Death toll in Gaza rises to over 7,000 dead including nearly 3,000 children
One scene of the aftermath of Israeli attacks on Gaza -- image via RT on Twitter
In an appalling new milestone Al Jazeera reports that the death toll in Gaza rises to more than 7,000 people, including nearly 3,000 children, Palestinian officials say.
The UN stated that reports "of an overnight Israeli military incursion using tanks in northern Gaza followed another series of calls by the Israeli Defense Forces (IDF) for civilians in Gaza City to evacuate – warnings which “make no difference” because “people have nowhere to go or are unable to move”, according to the UN’s top humanitarian official in the Occupied Palestinian Territory, Lynn Hastings."
"“When the evacuation routes are bombed, when people north as well as south are caught up in hostilities, when the essentials for survival are lacking, and when there are no assurances for return, people are left with nothing but impossible choices”, she said, insisting that “nowhere is safe in Gaza”."
The facts on the ground are stark and incredibly grim. Al Jazeera notes:
Around 45 percent of housing units have been completely and partially destroyed.
Around 219 educational facilities have been hit, including at least 29 UNRWA schools.
An estimated 1.4 million people in Gaza are internally displaced.
A total of 101 health personnel killed by Israeli attacks, more than 100 have been wounded.
50 ambulances were attacked and half of those are out of service.
24 hospitals have been requested to evacuate in northern Gaza.
Hospitals are operating at more than 150 percent of their capacity.
At least 130 neonates dependent on incubators are now at risk of death due to lack of electricity.
Approximately 166 unsafe births per day are taking place in Gaza.
The Ministry of Health in Gaza has "recorded 69 attacks on health facilities alone, 12 of which became out of service, namely the International Eye Hospital, Dar Al-Salam Hospital, Al-Yemen Al-Saeed Hospital, Psychiatric Hospital, Beit Hanoun Hospital, Al-Durra Children's Hospital, Hamad Rehabilitation Hospital, Al-Karama Hospital, Al-Wafa Hospital for Medical Rehabilitation and Specialized Surgery, and it is expected that the Turkish Friendship Hospital will stop operating within 24-48 hours due to a sharp decrease in fuel, as well as Al-Quds Hospital of the Red Crescent, and the National Arab Baptist Hospital, which is operating. Now partially, it is likely to stop working as a result of shelling and sharp fuel drops."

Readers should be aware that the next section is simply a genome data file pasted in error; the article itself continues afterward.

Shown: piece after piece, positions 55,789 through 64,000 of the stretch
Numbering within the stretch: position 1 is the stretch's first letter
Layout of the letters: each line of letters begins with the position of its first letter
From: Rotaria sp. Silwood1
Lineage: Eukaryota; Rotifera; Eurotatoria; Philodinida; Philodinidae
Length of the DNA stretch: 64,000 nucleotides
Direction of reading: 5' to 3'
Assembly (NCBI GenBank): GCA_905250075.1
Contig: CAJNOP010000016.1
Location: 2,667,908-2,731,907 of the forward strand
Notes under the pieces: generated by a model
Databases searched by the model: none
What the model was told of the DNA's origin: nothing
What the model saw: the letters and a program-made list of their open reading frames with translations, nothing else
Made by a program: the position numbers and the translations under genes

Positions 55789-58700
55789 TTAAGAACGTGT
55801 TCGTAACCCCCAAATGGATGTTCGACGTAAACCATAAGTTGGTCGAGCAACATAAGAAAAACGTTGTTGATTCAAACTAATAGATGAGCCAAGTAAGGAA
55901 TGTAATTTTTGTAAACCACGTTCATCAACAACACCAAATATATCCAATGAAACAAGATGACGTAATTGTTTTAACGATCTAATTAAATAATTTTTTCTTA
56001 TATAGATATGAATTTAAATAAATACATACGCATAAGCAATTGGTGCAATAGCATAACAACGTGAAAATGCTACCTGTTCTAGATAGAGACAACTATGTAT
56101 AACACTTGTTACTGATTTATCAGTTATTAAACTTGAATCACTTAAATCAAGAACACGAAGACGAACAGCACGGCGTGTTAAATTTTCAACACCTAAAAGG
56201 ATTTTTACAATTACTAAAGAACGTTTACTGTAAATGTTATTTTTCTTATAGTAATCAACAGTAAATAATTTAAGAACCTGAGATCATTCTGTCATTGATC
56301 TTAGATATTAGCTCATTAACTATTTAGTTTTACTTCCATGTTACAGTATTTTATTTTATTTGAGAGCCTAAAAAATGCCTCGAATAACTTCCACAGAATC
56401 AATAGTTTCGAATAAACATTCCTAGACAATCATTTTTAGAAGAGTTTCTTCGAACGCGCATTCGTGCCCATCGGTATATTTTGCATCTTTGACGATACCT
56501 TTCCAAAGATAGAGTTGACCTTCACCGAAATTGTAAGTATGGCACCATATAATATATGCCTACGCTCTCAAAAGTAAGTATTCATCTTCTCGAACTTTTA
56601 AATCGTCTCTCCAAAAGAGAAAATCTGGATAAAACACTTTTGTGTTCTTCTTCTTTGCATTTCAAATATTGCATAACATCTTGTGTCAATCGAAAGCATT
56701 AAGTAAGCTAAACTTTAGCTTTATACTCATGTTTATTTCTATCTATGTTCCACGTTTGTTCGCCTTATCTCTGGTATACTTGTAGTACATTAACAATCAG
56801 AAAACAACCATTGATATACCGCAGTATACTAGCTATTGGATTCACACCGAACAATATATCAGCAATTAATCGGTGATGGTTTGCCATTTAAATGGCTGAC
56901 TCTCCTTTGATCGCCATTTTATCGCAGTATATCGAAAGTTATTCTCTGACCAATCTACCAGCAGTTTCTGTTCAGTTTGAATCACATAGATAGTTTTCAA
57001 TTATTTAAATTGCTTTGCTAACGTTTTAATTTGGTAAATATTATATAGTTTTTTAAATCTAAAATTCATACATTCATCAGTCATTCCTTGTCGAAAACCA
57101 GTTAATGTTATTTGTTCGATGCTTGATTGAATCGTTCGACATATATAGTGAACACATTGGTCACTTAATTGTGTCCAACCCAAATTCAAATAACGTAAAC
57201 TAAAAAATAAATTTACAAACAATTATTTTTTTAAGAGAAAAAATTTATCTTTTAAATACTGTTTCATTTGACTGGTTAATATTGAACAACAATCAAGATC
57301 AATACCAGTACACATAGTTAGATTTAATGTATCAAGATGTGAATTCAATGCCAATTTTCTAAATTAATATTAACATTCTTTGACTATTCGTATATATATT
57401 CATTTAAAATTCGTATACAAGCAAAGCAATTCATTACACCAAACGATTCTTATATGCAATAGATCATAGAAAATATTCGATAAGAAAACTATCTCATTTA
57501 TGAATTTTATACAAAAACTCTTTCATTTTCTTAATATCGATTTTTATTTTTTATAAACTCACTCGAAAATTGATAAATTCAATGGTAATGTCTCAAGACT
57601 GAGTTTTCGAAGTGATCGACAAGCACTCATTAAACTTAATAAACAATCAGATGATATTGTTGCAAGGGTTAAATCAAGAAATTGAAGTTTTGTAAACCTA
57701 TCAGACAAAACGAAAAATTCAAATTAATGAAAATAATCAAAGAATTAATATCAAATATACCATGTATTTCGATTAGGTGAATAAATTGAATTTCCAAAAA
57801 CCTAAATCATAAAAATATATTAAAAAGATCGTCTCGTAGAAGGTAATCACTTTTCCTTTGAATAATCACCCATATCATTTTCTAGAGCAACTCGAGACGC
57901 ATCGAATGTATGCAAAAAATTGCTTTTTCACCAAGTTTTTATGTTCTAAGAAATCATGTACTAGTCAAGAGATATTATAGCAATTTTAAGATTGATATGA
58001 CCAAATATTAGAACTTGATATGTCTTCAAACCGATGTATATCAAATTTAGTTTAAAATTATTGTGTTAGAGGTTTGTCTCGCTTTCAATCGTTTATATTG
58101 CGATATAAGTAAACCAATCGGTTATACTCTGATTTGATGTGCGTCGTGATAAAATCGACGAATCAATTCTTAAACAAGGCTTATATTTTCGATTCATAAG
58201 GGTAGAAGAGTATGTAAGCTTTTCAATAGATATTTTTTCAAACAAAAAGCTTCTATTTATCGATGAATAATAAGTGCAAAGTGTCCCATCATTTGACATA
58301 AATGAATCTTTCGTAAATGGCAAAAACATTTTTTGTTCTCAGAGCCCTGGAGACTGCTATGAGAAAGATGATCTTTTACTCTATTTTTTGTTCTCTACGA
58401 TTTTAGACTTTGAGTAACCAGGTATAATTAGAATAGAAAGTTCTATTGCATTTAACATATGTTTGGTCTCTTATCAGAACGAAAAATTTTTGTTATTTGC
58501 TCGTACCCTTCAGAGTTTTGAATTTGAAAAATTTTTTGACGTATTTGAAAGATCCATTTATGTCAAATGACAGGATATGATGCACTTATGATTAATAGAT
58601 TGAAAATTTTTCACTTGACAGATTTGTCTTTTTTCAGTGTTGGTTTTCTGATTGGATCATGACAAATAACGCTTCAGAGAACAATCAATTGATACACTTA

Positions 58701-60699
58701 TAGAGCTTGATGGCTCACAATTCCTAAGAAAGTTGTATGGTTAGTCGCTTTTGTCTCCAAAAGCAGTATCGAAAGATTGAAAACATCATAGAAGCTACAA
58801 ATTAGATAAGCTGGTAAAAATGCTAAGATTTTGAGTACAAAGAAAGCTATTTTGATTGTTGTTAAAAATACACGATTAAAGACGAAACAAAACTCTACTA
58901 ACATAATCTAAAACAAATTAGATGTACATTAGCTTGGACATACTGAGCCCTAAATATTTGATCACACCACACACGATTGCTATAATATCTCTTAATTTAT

The Ministry also stated that:
there is an acute shortage of medicines, equipment and cadres necessary to treat the large numbers of wounded, in addition to the sharp decrease in fuel needed to operate electricity, where surgeries are performed without anesthesia and by the light of phones.
that hospitals are operating at more than 150% of their capacity, and patients are treated in corridors, on floors and other inappropriate places, for example, Al-Shifa Medical Complex currently treats 5,000 patients per day, while its capacity is 700 patients.
that about 9,000 cancer patients rely on chemotherapy to survive, and the service is provided by the Turkish hospital, which relies on a single generator, which is expected to stop working within 48-24 hours, adding that more than 1,000 dialysis patients, the time period for the session has been reduced from 4 hours to 2.5 hours for the patient, and more than 130 premature babies dependent on incubators face the risk of death due to lack of resources and lack of electricity.
This dire situation is reaffirmed by first hand accounts from the UN:
UN humanitarian affairs coordination office OCHA said that while visiting a hospital in Gaza, UN personnel saw hundreds of wounded men, women and children.
“Many of them were unconscious, with open wounds – lying on beds, stretchers and on the floor – with limited medical attendance,” while tens of dead bodies were being kept in a tent in the yard because morgues are full, the UN office said.
The ongoing fuel blockade and lack of water, medical supplies and personnel are forcing hospitals to wind down operations, OCHA said. Humanitarians also warned that people were resorting to drinking saltwater which posed “immediate health risks”.
As of Wednesday the UN World Food Programme (WFP) estimated that “current supplies of essential food in Gaza are sufficient for about 12 days”.
"With bombardments continuing, according to Gaza’s de facto authorities, some 1,600 people including 900 children have been reported missing and may be under the rubble."
Meanwhile Wednesday, October 25 the UN Security Council again failed to call for a ceasefire or agree on a resolution for a humanitarian halt to the attacks.